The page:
Marseille Stories and Tips

Museum Guide for the Incorrigible

Dome of Vieille Charité Photo, Marseille, France

People don’t really come to Marseille for its museums, an observation that will almost certainly be borne out by the lack of fellow museum-goers if you venture into a few yourself. Nonetheless, there are those few who feel that a museum or two is good for the soul and that maybe it’s a little shallow to visit somewhere without taking a glance at the local art and history. For those who won’t be content without passing through a museum or two, here are my reviews of a couple I visited.

Vieille Charité
2 rue de la Charité, Marseille (off rue de la République)
€1.80 permanent exhibits, €2.80 more for special exhibits

This is actually a group of museums housed in a historic building complex. "Old Charity" was the crowning achievement of royal architect Pierre Puget, completed in 1745 to house the poor. It consists of three stories of rooms lined with arcades set around a rectangular courtyard, in the center of which sits a Baroque-style chapel with a dome. Later it was used to shelter the elderly and orphans. On the verge of being demolished in the middle of the last century, it instead was designated as an historic site and the museums were moved in. Nowadays, the chapel is strangely barren and scarcely lit except for its dome.

The two permanent exhibits here are the Musee d’Archéologie Mediterranee and the Musee d’Arts Africains, Oceaniens et Amerindiens. Each is entered via a door from the courtyard, runs through several rooms, and spits you back out into a different section of the courtyard. Inside, you’ll find case after case of artifacts and art objects, many under-labeled. Of these two museums, I liked the archaeological museum better, perhaps due in part to the fantastic lion mosaic near the entrance. The special exhibit during my visit was Baroque-period paintings by women artists, involving an awful lot of flowers and ruffled ladies. I suggest evaluating before buying your ticket whether you’re interested enough in the special exhibit to spring for the extra cash.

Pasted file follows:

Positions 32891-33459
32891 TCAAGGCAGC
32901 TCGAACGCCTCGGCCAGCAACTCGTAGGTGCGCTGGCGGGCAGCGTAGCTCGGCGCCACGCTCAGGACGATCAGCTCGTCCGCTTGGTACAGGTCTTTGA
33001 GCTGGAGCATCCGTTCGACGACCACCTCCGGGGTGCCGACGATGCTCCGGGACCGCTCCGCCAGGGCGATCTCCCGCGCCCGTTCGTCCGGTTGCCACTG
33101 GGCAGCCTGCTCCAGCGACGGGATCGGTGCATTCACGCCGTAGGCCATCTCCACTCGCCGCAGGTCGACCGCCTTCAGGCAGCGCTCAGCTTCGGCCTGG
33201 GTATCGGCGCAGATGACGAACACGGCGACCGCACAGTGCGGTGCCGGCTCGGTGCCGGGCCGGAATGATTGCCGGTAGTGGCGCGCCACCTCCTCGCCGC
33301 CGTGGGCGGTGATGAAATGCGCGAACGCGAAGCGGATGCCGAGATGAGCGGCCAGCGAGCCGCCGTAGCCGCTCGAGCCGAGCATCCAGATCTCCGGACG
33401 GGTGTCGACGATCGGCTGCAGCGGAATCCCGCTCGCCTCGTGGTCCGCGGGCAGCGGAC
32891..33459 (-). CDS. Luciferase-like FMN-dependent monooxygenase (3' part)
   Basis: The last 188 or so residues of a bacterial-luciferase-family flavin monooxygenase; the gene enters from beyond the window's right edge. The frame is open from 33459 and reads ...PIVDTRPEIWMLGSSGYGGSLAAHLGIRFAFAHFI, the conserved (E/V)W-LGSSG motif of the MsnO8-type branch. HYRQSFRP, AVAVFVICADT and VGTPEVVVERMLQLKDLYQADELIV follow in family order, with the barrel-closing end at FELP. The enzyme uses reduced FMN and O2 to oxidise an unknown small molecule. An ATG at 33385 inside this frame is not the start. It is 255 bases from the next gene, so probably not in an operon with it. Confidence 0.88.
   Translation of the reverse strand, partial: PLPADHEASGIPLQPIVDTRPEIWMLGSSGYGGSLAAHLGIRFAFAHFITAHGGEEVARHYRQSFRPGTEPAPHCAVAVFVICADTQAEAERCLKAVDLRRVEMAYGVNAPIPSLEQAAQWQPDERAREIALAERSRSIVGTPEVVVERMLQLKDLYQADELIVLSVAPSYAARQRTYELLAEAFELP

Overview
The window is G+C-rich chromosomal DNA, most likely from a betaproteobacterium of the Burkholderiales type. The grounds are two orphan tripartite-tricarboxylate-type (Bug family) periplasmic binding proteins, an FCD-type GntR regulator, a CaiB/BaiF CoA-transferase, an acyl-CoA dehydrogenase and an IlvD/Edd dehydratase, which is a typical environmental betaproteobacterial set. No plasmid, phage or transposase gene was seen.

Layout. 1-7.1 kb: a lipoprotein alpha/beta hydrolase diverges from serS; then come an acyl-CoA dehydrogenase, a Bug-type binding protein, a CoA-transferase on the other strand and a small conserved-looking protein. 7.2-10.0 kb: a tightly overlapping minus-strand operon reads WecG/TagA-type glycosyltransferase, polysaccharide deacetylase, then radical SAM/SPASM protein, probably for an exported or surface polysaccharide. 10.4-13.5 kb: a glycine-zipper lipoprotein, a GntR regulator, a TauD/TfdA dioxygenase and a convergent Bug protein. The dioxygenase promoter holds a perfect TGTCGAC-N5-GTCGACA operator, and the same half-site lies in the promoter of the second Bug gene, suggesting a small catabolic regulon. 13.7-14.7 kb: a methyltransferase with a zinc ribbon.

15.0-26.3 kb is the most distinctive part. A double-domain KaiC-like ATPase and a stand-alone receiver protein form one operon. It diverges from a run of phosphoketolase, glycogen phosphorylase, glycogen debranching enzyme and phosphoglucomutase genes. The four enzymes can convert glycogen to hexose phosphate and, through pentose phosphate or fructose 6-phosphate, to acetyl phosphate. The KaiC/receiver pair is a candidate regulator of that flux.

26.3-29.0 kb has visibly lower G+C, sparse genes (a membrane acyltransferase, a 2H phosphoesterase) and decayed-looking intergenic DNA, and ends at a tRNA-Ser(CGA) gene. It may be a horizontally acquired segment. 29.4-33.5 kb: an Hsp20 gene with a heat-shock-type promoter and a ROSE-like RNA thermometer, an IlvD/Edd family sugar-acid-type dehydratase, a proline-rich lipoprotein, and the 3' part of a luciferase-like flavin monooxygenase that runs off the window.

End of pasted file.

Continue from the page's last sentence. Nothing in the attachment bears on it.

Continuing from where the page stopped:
My verdict: Not all that exciting.

Musee d’Histoire de Marseille and Jardin des Vestiges
Lower floor of Centre Bourse Shopping Center, Place Belsunce, Marseille

This must be the only serious museum I’ve ever encountered located in a shopping mall. Marseille has been an important port and trading center for at least 2500 years, and the Centre Bourse is built on top of a portion of the old Greek port of Massilia, renamed Massalia when the Romans took over management. The stone remains of the ancient port can be found in the Jardin des Vestiges, entered from the Musee d’Histoire. The "garden of vestiges" can be seen from the west side of the Centre Bourse through the fence, if you’re too cheap or too busy to spring for the museum. If Greek and Roman artifacts interest you, the items excavated from the former floor of the port are displayed in the museum in dimly lit glass cases. Much of it is pretty basic – Greek and Roman coins, shards of pottery and suchlike, mostly not labeled well enough for you to really understand what you’re looking at.

The museum’s real claim to fame is the mostly intact remains of a sunken Roman merchant ship, complete with its clay jars of olive oil and preserved fish. Lucky for us the ancient Romans didn’t have dive recovery teams! I found the ship pretty impressive, although it was primarily labeled in French and therefore not adequately explained for a monoglot.

My verdict: Inexpensive, quick, and conveniently located about three blocks from the Vieux Port, this one is worthwhile if you’re interested in the ship. Otherwise, it’s "skippable".

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